R was charged with E‘s murder. Not manslaughter or negligent homicide. They threw the book at him. Some say he was charged high to get an acquittal and fast to avoid an inquest, though I can’t think why any killer cop would worry about the NSW coroner.

The problem for the magistrate wasn’t whether to acquit. That’s a given for Australian police who kill while on duty, regardless of circumstances. Not one has ever gone to prison. The magistrate’s job is to find a reason to acquit. So he said it was all an accident. Then he had a problem.

You see, E wasn’t some isolated street kid or despised local thug. He was a widely known and loved member of the close knit community of East Sydney and Woolloomooloo. They knew E wasn’t a violent criminal. They knew he’d been gunned down and publicly vilified for no reason. And a good sized contingent, young and old, were sitting in the public galleries. Naturally the riot got more media coverage than the verdict, with the big question being “Are are our courtrooms safe?”. I can’t imagine what they’d have said if anyone but the rioters had been hurt.

The cops were still pretty unhappy about it so they took it out on E‘s friends and relatives. They were searched, followed, charged with petty infringements. Some reported death threats from police. They were gonna get what E got. When a NSW politician spoke out for E the police union sent a delegation to her office to shout abuse at her.

About a year later I attended a Sydney Institute of Criminology forum to hear a cop of my acquaintance deliver a lecture. I’d first met him at demos where he’d generally held back his minions and helped try to disperse tension rather than people. He’s a SNAP – a Sensitive New Age Pig – and seems committed to the theory of non-confrontational community policing, though the practice mostly continues to elude him. He was also local area commander over the streets in which E lived and died.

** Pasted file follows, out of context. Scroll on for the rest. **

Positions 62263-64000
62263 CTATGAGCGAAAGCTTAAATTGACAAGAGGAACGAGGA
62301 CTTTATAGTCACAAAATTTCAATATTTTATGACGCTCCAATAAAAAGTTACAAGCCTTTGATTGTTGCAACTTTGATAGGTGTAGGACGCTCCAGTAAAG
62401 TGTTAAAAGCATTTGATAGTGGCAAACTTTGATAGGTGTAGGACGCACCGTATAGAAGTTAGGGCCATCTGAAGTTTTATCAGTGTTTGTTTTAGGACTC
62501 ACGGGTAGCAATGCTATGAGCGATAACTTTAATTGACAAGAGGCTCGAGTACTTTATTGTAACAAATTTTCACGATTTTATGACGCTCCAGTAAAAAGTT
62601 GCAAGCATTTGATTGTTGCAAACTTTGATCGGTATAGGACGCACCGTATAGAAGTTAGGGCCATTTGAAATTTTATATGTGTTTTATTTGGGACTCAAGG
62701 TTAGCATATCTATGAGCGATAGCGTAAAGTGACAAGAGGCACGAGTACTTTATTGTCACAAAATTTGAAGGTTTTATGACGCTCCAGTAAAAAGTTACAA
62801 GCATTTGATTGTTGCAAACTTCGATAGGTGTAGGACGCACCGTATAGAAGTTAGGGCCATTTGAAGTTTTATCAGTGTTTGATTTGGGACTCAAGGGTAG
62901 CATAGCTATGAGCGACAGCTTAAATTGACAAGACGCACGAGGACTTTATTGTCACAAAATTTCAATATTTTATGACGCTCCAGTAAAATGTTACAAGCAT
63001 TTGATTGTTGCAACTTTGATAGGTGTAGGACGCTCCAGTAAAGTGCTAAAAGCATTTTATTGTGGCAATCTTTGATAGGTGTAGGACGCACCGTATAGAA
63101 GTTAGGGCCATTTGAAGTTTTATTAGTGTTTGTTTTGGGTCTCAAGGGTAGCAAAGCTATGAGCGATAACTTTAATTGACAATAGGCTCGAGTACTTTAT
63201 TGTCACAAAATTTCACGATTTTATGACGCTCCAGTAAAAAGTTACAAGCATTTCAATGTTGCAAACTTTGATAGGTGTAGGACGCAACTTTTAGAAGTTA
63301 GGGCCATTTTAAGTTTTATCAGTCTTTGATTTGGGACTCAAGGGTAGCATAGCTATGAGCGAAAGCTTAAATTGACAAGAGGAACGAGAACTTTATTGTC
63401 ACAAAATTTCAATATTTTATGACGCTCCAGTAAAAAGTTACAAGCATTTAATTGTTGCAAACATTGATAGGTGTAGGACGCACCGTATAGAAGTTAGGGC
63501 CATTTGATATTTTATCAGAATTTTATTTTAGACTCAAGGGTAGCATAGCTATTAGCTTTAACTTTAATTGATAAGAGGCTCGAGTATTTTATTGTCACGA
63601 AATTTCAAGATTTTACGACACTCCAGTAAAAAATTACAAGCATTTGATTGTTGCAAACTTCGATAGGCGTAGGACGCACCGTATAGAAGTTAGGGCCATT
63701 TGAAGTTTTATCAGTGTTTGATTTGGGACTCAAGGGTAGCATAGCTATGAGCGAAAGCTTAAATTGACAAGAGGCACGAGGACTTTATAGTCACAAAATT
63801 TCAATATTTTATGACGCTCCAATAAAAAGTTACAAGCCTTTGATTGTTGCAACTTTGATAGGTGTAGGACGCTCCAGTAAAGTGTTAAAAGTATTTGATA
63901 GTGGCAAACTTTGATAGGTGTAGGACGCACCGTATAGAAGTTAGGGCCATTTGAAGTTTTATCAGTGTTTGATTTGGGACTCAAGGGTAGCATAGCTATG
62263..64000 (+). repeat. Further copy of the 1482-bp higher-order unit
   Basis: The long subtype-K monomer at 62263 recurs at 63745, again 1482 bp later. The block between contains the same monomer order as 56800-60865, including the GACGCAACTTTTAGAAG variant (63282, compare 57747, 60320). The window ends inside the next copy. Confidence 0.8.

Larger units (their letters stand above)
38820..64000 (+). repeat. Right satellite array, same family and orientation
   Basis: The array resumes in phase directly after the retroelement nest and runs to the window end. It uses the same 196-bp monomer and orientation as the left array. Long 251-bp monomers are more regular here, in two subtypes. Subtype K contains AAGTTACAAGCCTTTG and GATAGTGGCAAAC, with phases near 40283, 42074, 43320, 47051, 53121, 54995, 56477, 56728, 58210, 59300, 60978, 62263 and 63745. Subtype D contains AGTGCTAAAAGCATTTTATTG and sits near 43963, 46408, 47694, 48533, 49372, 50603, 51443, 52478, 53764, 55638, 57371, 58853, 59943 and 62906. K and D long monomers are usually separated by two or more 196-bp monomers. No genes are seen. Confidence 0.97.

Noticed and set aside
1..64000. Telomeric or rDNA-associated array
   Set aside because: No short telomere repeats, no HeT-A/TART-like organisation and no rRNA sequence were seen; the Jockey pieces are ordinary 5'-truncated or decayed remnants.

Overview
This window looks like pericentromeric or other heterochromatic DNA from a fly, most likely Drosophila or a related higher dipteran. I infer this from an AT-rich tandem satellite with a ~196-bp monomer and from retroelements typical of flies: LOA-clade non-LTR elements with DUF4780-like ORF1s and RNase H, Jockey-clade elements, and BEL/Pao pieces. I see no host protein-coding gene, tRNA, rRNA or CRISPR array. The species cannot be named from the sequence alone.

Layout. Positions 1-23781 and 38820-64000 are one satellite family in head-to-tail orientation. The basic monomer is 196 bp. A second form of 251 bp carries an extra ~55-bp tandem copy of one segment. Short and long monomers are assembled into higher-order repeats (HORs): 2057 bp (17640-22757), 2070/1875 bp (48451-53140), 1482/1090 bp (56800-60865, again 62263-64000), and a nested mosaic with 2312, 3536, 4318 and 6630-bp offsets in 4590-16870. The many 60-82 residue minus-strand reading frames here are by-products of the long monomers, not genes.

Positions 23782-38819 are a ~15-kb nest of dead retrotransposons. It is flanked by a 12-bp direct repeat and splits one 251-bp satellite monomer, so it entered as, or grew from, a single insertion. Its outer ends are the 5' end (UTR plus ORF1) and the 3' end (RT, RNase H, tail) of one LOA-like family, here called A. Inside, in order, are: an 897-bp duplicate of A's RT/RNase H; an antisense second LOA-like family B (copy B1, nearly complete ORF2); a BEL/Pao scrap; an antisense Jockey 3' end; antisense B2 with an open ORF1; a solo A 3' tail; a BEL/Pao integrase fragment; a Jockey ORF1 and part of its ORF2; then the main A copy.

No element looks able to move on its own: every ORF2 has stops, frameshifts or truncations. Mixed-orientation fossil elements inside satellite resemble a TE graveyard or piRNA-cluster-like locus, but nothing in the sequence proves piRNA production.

I’d grown to like him and that night he introduced me to his wife and children. We’d later collaborate slightly on papers debunking zero-tolerance policing. Without forgetting we were sworn enemies of course.

His lecture was about how hunky dory relations between police and the citizens of Inner Sydney were going to be under his reforms. The venue was less than a hundred metres from where E had been killed. Where another night, not so long ago, I’d been among a congregation of mourners who’d come to realise there would never be justice for E.

No justice maybe, but there was going to be witness. There were about a hundred people there, mostly students and academics. He finished painting his rosy fantasy and I was one of the first to be allowed a question.

“How do you expect to establish community policing in your command when your lackeys can kill people like E with impunity, vilify his memory then go on to terrorise his whole community?”

His face fell. For a second I thought he might cry. His answer was depressive, fatalistic and resigned. For just a minute reality had broken through.

There will never be justice for the victims of police killings. There will never be community between police and the people.

From → autobiography, cops

  1. Ken Oath permalink

    Poor fellow my country. ‘There will never’ is not exactly a phrase that is conducive
    to the Dreaming. If you cannot foresee a future where justice and community exists,
    then you are part of the problem.


  2. Amazing story so well told. Thank you. It needed to be said…


    • I’m glad you liked it.

      As Ken Oath noted it’s kinda negative. But that’s still how it feels where I’m sitting. And I don’t remember any of those involved talk about looking on the bright side either. NSW police continue killing unarmed people without serious consequences. The media still collaborate in character assassination of the victims. A Hollywood ending just doesn’t fit somehow.